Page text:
Tag Archives: baseball

He’ll Lie About ANYTHING

According to a number of news reports, in addition to bragging about his administration’s “excellent” performance during the pandemic (and who are you going to believe, Mr. Perfect or your lying eyes?), Trump plans to accuse hospitals and health officials of lying about the number of Covid-19 deaths. His campaign will insist that the numbers are exaggerated.

His base will probably believe him. (Google “motivated reasoning.”)

Over the past, horrific three plus years, those of us who do believe our own lying eyes have come to realize that there is absolutely nothing Trump won’t lie about, no matter how inconsequential or even counter-productive. He is so intellectually and emotionally defective, it is entirely possible he believes whatever comes out of his mouth. (In a recent op-ed, George Conway of the Lincoln Project suggested that Trump’s frantic lies are an effort to hide his inadequacies from himself; be that as it may, he clearly lacks the capacity to realize how stupid those lies–and his ungrammatical, misspelled angry tweets– make him look to sane people.)

I have recently come across two examples that illustrate the truly majestic sweep of Trump’s dishonesty, and how it manifests in absolutely anything and everything he mentions. The first was from Juanita Jean. 

Well, come to find out, even though Trump constantly says he was great at high school baseball and could have gone pro … no.  Not even close.

She then reproduced a tweet in which Trump bragged that, in high school, his baseball coach had called him one of the best players he’d ever coached.

Yeah, sure. As Juanita Jean notes, the reality was that he was pretty much the kid they picked last for the team.

Slate has managed to unearth nine box scores from Trump’s time at New York Military Academy, which showed a four-for-29 batting record in his sophomore, junior, and senior seasons, with three runs batted in and a single run scored. Trump’s batting average in the nine games Slate found box scores for stood at a disappointing .138.

Rational people would say “who cares?” Why would you bother to lie about something that–in the scheme of things–is so trivial? And so easily debunked?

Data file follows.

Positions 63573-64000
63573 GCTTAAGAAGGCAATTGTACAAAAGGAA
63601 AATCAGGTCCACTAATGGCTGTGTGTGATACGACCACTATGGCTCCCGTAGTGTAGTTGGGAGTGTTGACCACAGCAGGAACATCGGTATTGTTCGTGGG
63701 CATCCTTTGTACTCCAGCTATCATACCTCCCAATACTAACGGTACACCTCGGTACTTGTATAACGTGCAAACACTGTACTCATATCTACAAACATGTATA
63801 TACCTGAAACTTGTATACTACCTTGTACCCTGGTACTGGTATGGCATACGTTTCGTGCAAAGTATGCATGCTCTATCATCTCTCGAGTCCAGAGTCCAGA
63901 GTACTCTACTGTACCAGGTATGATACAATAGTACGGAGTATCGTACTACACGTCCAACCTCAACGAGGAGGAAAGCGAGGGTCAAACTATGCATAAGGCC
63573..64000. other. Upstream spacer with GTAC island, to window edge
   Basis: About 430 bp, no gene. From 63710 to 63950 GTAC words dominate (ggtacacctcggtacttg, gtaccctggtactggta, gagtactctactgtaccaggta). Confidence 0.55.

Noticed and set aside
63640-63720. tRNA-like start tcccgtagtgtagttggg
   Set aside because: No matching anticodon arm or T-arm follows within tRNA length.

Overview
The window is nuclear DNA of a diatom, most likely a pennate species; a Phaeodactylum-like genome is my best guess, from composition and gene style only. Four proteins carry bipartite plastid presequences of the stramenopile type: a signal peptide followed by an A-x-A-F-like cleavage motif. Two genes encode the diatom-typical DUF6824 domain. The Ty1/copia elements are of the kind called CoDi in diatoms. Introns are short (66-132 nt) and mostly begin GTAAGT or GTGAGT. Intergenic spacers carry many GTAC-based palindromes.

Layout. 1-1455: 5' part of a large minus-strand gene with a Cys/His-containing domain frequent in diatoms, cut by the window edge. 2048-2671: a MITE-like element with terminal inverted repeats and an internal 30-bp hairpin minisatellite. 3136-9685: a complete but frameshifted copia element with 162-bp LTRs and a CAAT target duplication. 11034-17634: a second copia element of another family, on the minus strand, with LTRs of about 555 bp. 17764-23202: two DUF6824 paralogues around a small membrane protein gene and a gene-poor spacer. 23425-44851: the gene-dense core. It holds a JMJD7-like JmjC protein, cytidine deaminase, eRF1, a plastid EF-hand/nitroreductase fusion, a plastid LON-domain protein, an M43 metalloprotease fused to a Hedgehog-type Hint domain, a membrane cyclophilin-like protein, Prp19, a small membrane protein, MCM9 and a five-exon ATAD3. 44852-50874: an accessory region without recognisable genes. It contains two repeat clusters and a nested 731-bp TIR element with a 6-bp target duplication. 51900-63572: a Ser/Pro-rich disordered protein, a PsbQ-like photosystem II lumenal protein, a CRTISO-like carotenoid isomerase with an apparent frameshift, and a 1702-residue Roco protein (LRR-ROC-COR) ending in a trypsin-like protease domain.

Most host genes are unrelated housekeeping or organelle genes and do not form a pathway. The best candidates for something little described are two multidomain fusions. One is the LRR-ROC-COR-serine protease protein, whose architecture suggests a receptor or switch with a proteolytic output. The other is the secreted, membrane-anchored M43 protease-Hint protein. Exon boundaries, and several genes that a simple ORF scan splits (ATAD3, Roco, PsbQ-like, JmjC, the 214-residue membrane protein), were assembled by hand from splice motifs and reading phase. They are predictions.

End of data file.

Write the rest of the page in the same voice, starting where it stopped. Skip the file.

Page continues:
Far more significant is the emerging evidence that Trump is nowhere near as wealthy as he has always claimed to be. His desperate efforts to keep his tax returns secret have led many observers to that conclusion, but up until now, it has all been speculative. With the Supreme Court preparing to rule on whether Trump’s accounting firm must comply with subpoenas for those tax records, Pro Publica has issued a very interesting report about that accounting firm.

The story is titled “Meet the Shadowy Accountants Who Do Trump’s Taxes and Help Him Seem Richer than He is,” a headline that gives a pretty good clue to what the investigation turned up. There was a lot to turn up, too–the investigative team found that in “various episodes” over a period of 30 years, partners of the firm — including its CEO — have been in legal trouble as a result of fraud, misconduct or malpractice.

(And that’s not even counting the New York partner who stabbed his wife to death back in 2016….)

According to Pro Publica, the firm helped Trump pay the least amount of taxes possible, which is what accountants generally do, but it also helped him appear “to be rich beyond imagining”–something that required creating “precisely the opposite impression of what’s in his tax filings.”

This lie is more understandable than the one about baseball. Creepy Steve Bannon is on record opining that, if Trump’s base were to discover that he’s not really a billionaire, the disillusion would trigger mass defections. (In America, there are evidently large numbers of people who believe those lines in “If I Were a Rich Man” from Fiddler on the Roof: “And it wouldn’t matter if I answered right or wrong; when you’re rich, they think you really know.”)

The legal issue before the Court should be a slam-dunk; as the lower courts properly concluded, no one is above the law, and ordering an accounting firm to hand over documents in its possession doesn’t require a President’s time or attention.But who knows?

I hope I’m wrong, but given Mitch McConnell’s appalling success in politicizing the Supreme Court, I don’t hold out much hope that we’ll see Trump’s taxes before November.

But even without the disclosures that lurk in his tax forms, the polls tell us that most Americans trust medical experts and state health officials far more than a President who only tells the truth accidentally.

Let’s just hope we don’t get invaded by aliens from outer space. If Trump warned us, we’d never believe him.